• coloring books
  • crayons, markers, colored pencils
  • travel size games
  • action figures, or
  • crafts

Don’t limit what’s in your flare box or on the flare list to the examples above. Let your kids suggest ideas or you can browse the internet for ideas. As long as you’re resting, the possibilities are endless. The key here is to have these ready to go BEFORE you have a flare, so you you’re not stressing out when the time comes.

 

Daily Resting

As stated in last month’s edition 10 Tips for a Cool Summer Part 1, each day should have a routine. Not a schedule of specific times and activities, but a rough draft of the day so your kids know what to expect each day. Just as it’s important to have breakfast, brush your teeth, or clean up your toys after playing, it is equally important to have a daily rest period. It doesn’t mean you must take a nap, but if you want to and are able to do so, please take a nap! More importantly, resting time means taking a time out –with your kids – to refresh the body from the day’s activities.

For me, I hit the exhaustion wall around 2:00 each day, and if I don’t rest I will be spent until bedtime. If, however, I’m able to lie down for a little time to recharge my battery, it’s easier and less stressful to make it through the rest of the day. Sometimes I fall asleep, but not always. Either way, my mood changes less drastically, and my senses are not easily overwhelmed, and I’m not snippy with family and friends. This is especially helpful for those nights we spend outside discussed above!

During resting periods, encourage your kids to rest with you. Read a book with them, watch a short show together, or just talk. This is a great opportunity to bond with your kids, and you never know what they might want to say to you. Give them your ears while the rest of your body rests. It will thank you later!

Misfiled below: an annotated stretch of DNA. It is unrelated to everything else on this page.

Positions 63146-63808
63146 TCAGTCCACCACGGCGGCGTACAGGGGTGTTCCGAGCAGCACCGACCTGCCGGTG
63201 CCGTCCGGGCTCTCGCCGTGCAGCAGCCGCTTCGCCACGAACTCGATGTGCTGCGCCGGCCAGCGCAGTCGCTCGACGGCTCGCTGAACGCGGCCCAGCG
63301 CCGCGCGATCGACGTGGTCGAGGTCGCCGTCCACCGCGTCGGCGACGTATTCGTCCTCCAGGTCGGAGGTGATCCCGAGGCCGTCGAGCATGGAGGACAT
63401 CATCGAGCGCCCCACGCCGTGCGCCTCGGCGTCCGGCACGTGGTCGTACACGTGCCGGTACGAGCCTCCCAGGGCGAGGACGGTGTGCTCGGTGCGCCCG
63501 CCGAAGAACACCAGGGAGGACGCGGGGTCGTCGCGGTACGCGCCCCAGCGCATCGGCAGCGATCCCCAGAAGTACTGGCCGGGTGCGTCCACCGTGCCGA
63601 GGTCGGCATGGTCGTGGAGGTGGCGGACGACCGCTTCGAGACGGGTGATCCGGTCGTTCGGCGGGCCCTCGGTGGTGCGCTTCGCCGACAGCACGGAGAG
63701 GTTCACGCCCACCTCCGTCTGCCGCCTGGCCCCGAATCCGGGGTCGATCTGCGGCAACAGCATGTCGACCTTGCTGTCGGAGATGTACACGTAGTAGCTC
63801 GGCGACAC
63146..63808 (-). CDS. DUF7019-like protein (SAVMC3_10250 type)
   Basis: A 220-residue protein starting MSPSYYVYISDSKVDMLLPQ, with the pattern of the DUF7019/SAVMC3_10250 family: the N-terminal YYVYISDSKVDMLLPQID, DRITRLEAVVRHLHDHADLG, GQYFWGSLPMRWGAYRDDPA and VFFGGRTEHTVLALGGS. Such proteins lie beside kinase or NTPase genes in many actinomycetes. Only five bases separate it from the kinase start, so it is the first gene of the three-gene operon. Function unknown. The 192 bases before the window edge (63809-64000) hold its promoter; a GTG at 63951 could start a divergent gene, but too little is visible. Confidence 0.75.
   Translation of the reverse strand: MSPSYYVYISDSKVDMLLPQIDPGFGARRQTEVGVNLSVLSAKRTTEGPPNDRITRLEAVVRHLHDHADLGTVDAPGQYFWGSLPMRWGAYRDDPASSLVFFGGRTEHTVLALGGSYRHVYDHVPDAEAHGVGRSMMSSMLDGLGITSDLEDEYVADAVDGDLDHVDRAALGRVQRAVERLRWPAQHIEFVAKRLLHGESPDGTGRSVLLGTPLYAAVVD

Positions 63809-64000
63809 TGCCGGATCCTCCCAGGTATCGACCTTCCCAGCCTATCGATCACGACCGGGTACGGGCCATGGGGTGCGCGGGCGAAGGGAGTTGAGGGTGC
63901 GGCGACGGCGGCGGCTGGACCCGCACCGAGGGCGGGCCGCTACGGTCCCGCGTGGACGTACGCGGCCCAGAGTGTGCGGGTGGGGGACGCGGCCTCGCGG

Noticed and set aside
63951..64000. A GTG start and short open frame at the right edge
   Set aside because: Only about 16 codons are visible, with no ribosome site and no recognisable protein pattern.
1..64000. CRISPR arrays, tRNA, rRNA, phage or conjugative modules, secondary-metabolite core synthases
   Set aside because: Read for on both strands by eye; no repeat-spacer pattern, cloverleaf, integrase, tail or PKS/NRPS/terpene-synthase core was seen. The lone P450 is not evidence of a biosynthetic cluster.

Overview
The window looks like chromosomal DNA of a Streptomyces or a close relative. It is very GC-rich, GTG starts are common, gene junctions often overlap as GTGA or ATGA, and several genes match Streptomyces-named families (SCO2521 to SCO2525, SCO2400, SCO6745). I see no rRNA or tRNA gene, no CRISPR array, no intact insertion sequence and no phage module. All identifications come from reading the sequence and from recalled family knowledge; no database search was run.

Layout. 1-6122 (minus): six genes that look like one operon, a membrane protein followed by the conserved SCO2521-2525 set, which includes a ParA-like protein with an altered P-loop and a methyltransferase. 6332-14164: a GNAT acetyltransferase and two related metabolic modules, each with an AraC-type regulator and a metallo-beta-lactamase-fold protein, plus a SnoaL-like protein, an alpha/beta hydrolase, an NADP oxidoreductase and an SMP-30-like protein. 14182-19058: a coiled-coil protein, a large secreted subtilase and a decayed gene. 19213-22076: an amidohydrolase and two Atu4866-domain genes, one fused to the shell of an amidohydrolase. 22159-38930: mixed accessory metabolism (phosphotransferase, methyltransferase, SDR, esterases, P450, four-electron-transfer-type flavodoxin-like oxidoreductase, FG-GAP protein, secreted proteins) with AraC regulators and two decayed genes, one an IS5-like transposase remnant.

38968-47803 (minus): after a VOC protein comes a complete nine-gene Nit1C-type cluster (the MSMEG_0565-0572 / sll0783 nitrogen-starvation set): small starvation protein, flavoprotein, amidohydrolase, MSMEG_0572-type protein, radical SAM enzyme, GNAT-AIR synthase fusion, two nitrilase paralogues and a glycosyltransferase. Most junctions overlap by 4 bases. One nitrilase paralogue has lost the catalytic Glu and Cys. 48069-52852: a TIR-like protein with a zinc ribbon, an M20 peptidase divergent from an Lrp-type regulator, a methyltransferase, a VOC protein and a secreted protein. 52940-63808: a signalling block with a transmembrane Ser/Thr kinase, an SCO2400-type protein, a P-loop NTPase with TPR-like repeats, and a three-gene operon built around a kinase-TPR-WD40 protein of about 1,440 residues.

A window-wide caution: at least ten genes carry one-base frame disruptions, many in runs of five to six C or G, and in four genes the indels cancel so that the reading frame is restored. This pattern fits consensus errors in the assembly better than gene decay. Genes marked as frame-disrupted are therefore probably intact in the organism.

Why Routines are Important with a Chronic Illness

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created by Brandi Clevinger using the image from © Boggy at www.stock.adobe.com

 

Meal Planning

If you’re like me, the last task you want to tackle after a day in the sun is dinner especially if it involves cooking over a hot stove. And if you don’t have dinner planned, add to the stress figuring out what to eat, finding the ingredients, and spending the next thirty minutes to an hour cooking it. That’s a fast way to kill your afternoon and your fun day. What if you’re having a flare? Or you have an onset of symptoms during the day? What then?

Easy answer: meal planning. During a day when you feel up to it, make a mean plan for the coming week. This should include the shopping list. Plan meals that are easy to make, and take advantage of slow cookers, or instant pots. The bonus to a slow cooker is that you can throw in everything in the morning and set it to cook for the day while you are out AND there’s no hot stove! This saves you time, money, and headache. Freezer meals and batch cooking are also time savers in the kitchen.

Sometimes plans fail, so what options are there? Have a ‘be your own chef’ night and let the kids make whatever they want for dinner. If that’s not an option, sandwiches, breakfast foods, or microwaveable dinners are always winners.

 

Keep It Simple

Last, but definitely not least, remember to keep it simple. Your days don’t have to be elaborate or filled with costly activities for your kids to have a good time. They won’t remember how much money you spent on their games or activities, but they will remember how much fun they had playing with you. Those are the moments to strive for.

For all the activities listed above and more, please follow my Summer Fun Pinterest board.

 

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10 tips for a cool summer #fibromyalgiamagazine #fibroparenting #beingfibromom
created by Brandi Clevinger using the image from © luckybusiness at www.stock.adobe.com

 

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Brandi

I’m Brandi, follower of Christ, wife to an amazing, supportive husband, blessed mother to four sweet children, and a fellow spoonie.